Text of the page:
Invoice Factoring vs. Business Line of Credit

It is not unusual for small and midsize businesses to experience cash flow problems sometimes. Many growing businesses encounter financial problems due to fast growth. One way to improve cash flow and fix the issue is to use financing.

Two solutions include line of credit and invoice factoring to help improve cash flow. Here we will discuss both and what their advantages and disadvantages are. This will help you decide which type of financing is best for your business.

Business Line of Credit

A line of credit works much like a credit card. The lending institution provides you with a maximum credit limit. Whenever your business needs money to pay expenses, you request a draw from the line. This draw provides you with funds, but it reduces your available credit. When you remit a payment to repay the line, your available credit increases.

Line of credit are based on the collateral, cash flow, and credit. Lenders expect that your business has the collateral to secure the line and cash flow to make payments as needed. Lines also have covenants which means you need to follow the contractual provisions to keep the line operational. Lines can be secured by both corporate and personal assets.

Invoice Factoring

A main reason why business owners have cash flow problems is that they have to offer payment terms to clients. Terms can be 30, 40, or even 60 days. The problem with waiting this long is that growing businesses cannot afford to wait that long for payment. If businesses demand immediate payments and do not offer terms, they risk losing clients.

Invoice factoring allows your company to sell your invoices to a factoring company. The factoring company provides you with an immediate payment, while they wait to get paid by your customer.

Factoring companies usually finance invoices in two installment payments. The first installment covers up to 85% of the invoice and is paid as soon as you factor the invoice. The remaining 15% is paid once your client pays the invoice in full. You can finance invoices on an ongoing basis because the line is revolving.

Factoring vs. Line of Credit

The following section we will compare both products and their features.

Lines of credit are cheap

One of the cheapest forms of financing are lines of credit. Lines are based on the prime rate plus an incremental portion. On the other hand, factoring lines tend to cost more. They work best for companies who have high profit margins. Profit margins that are at or above 15% work great. However, there are cases in which factoring can work with lower margin transactions.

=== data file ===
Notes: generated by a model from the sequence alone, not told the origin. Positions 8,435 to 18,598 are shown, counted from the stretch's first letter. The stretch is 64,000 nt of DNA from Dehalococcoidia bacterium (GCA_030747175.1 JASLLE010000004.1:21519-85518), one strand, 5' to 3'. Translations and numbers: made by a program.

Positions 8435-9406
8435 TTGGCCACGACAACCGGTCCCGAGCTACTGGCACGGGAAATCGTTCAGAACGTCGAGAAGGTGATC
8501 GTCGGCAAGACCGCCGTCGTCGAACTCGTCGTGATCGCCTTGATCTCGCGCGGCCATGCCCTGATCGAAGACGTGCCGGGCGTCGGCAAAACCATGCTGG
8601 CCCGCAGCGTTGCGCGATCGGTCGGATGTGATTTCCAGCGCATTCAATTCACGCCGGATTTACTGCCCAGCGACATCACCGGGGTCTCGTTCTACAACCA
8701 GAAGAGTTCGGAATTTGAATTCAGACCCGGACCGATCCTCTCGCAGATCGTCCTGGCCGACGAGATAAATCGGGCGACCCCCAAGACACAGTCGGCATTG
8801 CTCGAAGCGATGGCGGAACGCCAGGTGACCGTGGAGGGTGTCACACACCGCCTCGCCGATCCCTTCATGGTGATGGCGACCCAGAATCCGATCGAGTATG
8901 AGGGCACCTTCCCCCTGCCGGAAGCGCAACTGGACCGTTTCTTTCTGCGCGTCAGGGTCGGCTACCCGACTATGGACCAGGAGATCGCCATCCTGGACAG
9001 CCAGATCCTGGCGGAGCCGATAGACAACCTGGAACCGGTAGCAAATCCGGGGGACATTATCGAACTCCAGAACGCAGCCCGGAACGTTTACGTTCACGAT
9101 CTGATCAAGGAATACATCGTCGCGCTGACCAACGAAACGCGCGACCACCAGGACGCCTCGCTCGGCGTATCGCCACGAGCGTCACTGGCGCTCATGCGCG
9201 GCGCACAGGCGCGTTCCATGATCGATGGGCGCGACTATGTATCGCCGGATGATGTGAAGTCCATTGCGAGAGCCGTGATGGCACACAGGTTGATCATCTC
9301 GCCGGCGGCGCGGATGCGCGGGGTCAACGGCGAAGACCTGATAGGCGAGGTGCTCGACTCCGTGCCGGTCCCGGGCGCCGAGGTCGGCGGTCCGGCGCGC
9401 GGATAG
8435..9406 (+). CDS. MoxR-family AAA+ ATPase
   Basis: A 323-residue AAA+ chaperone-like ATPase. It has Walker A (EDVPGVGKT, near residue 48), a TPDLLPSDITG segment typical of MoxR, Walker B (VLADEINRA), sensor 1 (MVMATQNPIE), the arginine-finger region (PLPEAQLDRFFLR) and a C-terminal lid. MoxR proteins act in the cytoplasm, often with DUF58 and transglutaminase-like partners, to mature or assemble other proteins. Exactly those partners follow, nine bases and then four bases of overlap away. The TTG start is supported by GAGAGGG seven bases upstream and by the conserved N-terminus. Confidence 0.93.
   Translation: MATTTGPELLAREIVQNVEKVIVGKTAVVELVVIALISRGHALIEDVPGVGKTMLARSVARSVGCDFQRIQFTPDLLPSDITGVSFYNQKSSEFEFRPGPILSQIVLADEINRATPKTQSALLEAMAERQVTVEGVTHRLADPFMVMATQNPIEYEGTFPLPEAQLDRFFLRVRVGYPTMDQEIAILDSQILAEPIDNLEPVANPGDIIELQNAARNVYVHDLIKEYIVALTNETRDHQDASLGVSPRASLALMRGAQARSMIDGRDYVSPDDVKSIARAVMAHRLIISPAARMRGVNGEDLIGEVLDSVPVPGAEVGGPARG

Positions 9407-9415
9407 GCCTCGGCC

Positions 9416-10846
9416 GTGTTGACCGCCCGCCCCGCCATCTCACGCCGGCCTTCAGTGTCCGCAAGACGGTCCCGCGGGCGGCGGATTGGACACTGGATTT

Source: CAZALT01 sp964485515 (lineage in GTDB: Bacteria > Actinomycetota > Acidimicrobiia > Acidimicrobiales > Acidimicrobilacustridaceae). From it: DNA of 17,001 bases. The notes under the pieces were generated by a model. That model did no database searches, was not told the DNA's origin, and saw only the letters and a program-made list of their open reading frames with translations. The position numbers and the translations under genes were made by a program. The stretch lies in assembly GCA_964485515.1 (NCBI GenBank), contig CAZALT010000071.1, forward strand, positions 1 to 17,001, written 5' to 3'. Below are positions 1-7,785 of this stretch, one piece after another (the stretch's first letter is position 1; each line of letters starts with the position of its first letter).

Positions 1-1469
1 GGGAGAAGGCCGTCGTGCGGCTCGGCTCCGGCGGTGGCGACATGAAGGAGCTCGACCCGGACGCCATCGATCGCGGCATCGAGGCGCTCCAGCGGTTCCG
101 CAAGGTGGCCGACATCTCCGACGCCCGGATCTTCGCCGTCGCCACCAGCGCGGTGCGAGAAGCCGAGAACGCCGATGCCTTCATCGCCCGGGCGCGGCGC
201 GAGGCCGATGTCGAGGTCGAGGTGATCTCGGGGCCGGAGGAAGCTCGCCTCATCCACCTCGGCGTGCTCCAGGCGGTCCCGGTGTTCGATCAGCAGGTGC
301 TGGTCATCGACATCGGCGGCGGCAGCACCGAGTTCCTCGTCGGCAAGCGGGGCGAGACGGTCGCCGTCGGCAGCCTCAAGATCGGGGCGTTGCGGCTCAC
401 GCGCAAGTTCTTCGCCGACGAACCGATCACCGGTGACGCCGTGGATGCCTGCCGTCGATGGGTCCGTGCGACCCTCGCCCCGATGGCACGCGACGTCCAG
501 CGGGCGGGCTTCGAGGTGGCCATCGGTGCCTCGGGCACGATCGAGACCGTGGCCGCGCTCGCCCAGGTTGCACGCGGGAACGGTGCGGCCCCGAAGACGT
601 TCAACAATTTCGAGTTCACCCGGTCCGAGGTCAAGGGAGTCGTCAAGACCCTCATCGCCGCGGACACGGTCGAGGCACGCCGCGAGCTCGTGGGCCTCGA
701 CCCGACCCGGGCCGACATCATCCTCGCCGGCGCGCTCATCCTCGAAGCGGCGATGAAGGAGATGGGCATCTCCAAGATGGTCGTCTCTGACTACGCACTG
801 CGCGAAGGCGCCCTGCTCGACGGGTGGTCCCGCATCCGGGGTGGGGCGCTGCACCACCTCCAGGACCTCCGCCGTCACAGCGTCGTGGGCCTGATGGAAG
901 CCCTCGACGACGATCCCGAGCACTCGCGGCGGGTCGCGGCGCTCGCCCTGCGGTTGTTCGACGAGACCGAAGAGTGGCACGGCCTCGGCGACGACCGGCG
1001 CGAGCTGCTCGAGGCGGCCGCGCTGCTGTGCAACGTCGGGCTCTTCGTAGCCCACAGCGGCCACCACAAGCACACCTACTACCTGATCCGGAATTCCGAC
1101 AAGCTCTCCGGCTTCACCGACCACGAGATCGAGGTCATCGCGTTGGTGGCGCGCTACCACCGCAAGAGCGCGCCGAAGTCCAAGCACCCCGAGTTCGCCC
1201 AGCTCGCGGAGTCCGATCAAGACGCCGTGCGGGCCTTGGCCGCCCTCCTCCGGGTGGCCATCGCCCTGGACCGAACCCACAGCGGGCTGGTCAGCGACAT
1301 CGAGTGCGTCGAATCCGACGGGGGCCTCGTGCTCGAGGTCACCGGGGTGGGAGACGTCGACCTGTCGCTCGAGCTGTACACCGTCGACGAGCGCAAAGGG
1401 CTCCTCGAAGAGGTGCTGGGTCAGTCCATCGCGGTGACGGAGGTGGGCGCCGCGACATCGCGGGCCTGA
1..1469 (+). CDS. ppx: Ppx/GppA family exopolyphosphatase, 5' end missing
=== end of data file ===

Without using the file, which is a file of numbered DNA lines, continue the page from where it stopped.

Acquiring a line of credit can be hard

There are strict qualification requirements for lines of credit. Credit lines are a low-cost solution because lenders work with clients that are low-risk. Companies usually need to have a couple of years’ worth of operating experience. They must have enough cash flow and assets to repay the line. Lastly, the owners usually need to have good credit. In some cases, personal assets may have to be pledged as collateral.

Invoice factoring has easier qualification requirements. The most important requirement is that the company paying the invoice must have good commercial credit. Additionally, your company must not be at risk of an immediate bankruptcy and your accounts receivable must be free of UCC liens.

Lines of credit can take a long time

It can take a couple weeks or months to open a line of credit. Factoring lines can be established in a week or two.

Factoring has flexible credit terms

The credit limit of a line of credit is set by a combination of your need, your available cash flow, and your assets. Lenders expect to be fully covered by your cash flow and collateral and take those into consideration when setting the credit limit.

The credit limit of a factoring line is determined by a combination of the amount of accounts receivable you have from creditworthy customers, your ability to deliver services/products to your clients, and your needs.

Lines of credit can be hard to maintain

Lines of credit come with covenants. The following are some examples:

  • Maintain good financial records
  • Keep accurate track of inventory
  • Keep a certain net worth
  • Keep financial ratios at a certain level
  • Advise the lender of any material changes

Most factoring lines do not come with covenants. You need to keep an invoice factoring line in place and avoid bankruptcy.

Both products require collateral

Most lines of credit need to use your assets as collateral. Lenders do make exceptions that are handled on a case-by-case basis. A factoring company needs to have your accounts receivable as collateral. Some factoring companies request more.

Which Type is Best?

Each one is good at solving a specific set of problems.

Consider factoring if your business is:

  • New
  • Growing fast has good clients that pay within 60 days
  • Has or had financial problems
  • Cannot produce accurate financial reports
  • Is out of covenant with an existing line of credit

Consider a line of credit if your business:

  • Is established
  • Has achieved growth maturity
  • Can provide timely and accurate financial statements
  • Has solid assets
  • Can abide by the line of credit covenants